HUMAN rights groups yesterday condemned a call from UK police chiefs for indefinite detention without charge or trial.
Association of Chief Police Officers (ACPO) president Ken Jones, who has been supported by Met Police chief Ian Blair, claimed that police needed to be able to hold terrorist suspects without charge ‘for as long as it takes’ to complete an investigation.
This has already been discussed in meetings between prime minister Brown and a number of police chiefs.
Brown is said to be sympathetic to ACPO’s demands but wants to set an upper limit, lest he be accused of bringing Guantanamo Bay to the UK.
Liberty director Sami Chakrabarti said: ‘We elect politicians to determine legislation.
‘We expect chief constables to uphold the rule of law, not campaign for internment.’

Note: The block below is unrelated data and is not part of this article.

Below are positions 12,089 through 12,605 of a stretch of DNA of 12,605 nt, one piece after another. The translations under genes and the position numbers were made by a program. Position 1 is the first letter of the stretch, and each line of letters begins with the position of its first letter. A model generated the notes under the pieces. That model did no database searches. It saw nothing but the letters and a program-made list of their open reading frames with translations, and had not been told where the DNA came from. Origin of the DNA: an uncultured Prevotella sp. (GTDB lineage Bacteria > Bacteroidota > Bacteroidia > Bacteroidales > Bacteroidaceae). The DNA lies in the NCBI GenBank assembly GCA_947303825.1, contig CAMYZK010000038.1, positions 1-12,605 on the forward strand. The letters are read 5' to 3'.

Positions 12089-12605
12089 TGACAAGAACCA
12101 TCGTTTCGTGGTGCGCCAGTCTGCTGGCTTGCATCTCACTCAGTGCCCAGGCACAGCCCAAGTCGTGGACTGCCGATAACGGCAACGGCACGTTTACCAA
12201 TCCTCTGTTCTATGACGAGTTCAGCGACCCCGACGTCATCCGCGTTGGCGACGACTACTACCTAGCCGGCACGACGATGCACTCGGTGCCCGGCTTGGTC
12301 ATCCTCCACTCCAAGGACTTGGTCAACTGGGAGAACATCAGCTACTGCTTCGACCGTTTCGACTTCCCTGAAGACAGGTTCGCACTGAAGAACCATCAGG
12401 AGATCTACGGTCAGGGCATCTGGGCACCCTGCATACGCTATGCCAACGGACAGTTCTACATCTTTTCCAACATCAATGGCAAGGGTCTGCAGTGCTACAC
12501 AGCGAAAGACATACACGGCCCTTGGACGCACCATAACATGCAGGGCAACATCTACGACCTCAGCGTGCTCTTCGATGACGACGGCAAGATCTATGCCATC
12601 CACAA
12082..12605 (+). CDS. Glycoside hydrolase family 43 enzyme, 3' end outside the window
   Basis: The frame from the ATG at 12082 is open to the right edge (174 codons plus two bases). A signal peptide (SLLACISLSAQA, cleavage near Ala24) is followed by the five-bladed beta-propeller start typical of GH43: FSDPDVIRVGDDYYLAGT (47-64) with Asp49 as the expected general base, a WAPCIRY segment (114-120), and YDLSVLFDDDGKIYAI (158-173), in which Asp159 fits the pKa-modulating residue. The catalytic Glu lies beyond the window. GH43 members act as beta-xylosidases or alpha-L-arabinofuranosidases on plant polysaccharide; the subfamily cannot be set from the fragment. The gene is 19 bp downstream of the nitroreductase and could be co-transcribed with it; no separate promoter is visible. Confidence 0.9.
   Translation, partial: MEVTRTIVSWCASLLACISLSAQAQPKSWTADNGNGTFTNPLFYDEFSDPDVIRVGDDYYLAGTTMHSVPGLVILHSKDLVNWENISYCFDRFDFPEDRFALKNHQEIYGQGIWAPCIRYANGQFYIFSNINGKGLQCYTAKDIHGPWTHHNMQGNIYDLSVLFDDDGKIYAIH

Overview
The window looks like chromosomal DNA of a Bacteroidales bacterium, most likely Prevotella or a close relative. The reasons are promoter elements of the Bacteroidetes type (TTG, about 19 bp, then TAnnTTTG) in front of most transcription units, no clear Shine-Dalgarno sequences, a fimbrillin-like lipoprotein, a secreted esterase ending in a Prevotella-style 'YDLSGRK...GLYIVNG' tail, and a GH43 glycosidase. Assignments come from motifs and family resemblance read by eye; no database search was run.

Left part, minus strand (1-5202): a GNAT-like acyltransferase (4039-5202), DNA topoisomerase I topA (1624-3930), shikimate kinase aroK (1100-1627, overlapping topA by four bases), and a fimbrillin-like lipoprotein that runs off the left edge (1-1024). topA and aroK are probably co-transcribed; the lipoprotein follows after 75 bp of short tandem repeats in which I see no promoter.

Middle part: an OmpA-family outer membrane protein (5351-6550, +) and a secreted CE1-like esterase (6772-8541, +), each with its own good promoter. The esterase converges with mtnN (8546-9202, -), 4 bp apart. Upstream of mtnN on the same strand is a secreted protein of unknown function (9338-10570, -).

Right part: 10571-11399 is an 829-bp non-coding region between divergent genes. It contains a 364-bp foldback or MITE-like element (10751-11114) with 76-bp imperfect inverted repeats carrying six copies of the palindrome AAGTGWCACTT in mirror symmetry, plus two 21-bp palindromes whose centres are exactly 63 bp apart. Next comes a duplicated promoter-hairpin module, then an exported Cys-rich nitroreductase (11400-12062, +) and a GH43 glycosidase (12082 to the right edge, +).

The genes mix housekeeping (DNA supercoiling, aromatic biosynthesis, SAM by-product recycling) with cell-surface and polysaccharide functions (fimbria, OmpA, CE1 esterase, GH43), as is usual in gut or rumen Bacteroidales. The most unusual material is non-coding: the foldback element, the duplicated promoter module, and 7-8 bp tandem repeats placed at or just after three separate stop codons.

An Amnesty International spokesperson told News Line: ‘The ACPO head’s call is alarming.
‘The right to be properly charged is the dividing line between liberty and arbitrary detention.
‘Indefinite detention as proposed violates the right to liberty and the right to be presumed innocent.
‘It is also questionable whether this proposal will lead to more convictions, because the longer a person is held in police custody, the less likely the courts are to presume any statement has been made voluntarily.’
ACPO chief Jones tried to claim later yesterday, ‘ACPO isn’t campaigning for internment or any Guantanamo-type solution to the United Kingdom.’
He added that, ‘We need to have a debate around the different checks and balances around the process of pre-charge detention.’
Jones claimed he believed ‘Parliament should be the final arbiter’.
He further claimed that, ‘I did not argue for indefinite detention’ but he admitted that earlier, ‘I did say as long as it takes, providing that’s proportionate and necessary and that would be certified by a judge.’